The privatisation of the three main Lithuanian airports seems to have stalled. Vilnius, Kaunas and Palanga airports were merged into the corporatised SE Lithuanian Airports SE in 2014 and costs were pared accordingly in preparation for a concession deal. The company, and the government, have been keen to attract the right ‘type’ of concessionaire, namely seasoned operators rather than financial speculators.
They identify strong passenger growth, the lack of a national flag carrier that might inhibit foreign carriers (though the potential demise of Small Planet Airlines must be a concern) and the presence of Lufthansa (though the two largest airlines at Vilnius are the LCCs Ryanair and Wizz Air) as reasons to attract investors. The Star Alliance also has a reasonable share of capacity, at 19% of seats. The catchment area of two of the airports, Vilnius and Kaunas, overlaps into neighbouring countries that have poor connectivity, especially Belorussia.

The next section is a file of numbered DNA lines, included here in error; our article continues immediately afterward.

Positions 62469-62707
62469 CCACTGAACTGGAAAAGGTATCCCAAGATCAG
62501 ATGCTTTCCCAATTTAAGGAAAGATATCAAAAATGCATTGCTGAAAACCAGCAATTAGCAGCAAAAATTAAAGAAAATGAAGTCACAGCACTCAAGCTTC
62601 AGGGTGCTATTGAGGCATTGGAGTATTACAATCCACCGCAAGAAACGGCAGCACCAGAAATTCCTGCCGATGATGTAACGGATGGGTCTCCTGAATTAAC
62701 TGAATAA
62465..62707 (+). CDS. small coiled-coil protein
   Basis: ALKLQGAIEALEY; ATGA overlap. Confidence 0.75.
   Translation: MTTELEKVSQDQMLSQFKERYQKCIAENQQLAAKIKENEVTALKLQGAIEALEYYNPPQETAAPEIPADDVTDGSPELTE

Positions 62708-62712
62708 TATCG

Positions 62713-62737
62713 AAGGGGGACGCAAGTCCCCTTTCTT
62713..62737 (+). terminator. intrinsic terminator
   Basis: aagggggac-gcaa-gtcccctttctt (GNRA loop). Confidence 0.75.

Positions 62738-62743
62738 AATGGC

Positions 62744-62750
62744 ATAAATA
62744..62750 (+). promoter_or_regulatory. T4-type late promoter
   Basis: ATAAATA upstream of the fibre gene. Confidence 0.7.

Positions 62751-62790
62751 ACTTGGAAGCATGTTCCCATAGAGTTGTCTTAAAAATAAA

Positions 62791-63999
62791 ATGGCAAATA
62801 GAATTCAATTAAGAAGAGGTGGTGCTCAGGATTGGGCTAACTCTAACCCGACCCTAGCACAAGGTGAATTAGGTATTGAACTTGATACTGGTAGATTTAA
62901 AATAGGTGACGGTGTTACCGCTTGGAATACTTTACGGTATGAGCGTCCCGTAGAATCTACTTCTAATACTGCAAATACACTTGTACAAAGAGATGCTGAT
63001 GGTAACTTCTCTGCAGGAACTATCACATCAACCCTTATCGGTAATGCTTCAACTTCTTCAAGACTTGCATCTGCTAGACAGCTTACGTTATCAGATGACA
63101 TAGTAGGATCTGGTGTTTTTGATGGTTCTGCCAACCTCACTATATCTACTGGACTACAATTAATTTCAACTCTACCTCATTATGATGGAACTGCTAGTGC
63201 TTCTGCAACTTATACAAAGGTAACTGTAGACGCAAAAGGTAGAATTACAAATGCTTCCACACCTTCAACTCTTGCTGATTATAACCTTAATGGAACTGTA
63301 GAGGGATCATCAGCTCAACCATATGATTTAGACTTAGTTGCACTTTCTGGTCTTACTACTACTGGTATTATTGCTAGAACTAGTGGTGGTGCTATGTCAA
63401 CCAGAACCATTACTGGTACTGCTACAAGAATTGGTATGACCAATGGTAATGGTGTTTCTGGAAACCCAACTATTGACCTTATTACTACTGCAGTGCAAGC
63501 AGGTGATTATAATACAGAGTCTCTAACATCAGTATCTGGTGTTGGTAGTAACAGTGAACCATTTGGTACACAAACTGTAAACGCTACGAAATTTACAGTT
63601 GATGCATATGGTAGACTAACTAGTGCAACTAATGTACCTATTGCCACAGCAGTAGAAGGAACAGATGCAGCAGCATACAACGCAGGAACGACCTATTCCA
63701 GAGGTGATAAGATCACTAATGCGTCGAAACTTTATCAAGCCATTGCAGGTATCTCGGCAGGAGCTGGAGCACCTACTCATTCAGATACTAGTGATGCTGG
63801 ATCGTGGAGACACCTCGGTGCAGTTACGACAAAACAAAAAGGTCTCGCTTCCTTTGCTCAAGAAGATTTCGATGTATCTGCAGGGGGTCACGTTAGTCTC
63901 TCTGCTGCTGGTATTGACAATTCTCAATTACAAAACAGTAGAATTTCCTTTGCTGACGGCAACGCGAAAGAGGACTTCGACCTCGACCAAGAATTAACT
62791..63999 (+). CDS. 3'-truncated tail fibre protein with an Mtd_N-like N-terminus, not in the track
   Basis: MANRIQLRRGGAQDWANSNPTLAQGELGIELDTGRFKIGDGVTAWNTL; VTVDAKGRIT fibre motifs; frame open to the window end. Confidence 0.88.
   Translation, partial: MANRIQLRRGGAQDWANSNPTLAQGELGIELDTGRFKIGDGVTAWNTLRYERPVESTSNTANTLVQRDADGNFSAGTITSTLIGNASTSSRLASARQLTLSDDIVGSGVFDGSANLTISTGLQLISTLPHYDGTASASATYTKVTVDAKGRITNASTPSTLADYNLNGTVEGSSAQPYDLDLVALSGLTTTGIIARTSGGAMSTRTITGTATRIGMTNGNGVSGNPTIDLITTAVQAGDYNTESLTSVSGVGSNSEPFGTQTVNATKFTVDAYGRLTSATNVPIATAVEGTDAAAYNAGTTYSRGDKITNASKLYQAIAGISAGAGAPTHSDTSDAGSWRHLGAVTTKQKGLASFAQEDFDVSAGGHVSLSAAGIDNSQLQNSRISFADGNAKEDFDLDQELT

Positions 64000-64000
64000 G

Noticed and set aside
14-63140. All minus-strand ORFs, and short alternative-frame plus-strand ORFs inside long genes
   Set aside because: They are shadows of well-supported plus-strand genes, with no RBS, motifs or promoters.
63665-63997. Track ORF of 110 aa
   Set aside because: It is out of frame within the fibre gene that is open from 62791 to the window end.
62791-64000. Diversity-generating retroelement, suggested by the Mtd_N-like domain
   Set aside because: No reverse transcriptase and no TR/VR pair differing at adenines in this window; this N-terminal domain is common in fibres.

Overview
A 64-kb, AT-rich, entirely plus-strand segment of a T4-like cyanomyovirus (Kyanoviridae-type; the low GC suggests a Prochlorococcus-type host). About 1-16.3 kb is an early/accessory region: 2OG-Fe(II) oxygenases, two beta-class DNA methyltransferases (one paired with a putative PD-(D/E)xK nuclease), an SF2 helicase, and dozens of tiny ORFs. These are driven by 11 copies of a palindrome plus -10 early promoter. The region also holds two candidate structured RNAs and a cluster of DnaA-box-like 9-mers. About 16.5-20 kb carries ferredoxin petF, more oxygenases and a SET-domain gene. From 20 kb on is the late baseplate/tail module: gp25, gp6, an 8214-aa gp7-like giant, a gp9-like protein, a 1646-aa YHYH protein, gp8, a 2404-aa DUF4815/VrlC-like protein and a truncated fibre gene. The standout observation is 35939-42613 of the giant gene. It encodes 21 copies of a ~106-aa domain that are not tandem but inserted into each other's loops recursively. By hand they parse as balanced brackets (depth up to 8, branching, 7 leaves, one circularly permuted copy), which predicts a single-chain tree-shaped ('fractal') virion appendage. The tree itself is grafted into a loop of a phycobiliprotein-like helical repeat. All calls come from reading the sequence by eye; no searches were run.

On the downside, Lithuania has a continuing net migration problem as young people in particular seek better prospects elsewhere in Europe, and tourism development is still low key.
The common factor to at least two of these potential deals (Sofia and Lithuania) is, surprisingly, Manchester Airports Group in the UK, which has re-emerged as an aspiring investor since its bid (with partial shareholder IFM Investors) for the Chicago Midway Airport lease collapsed in 2013.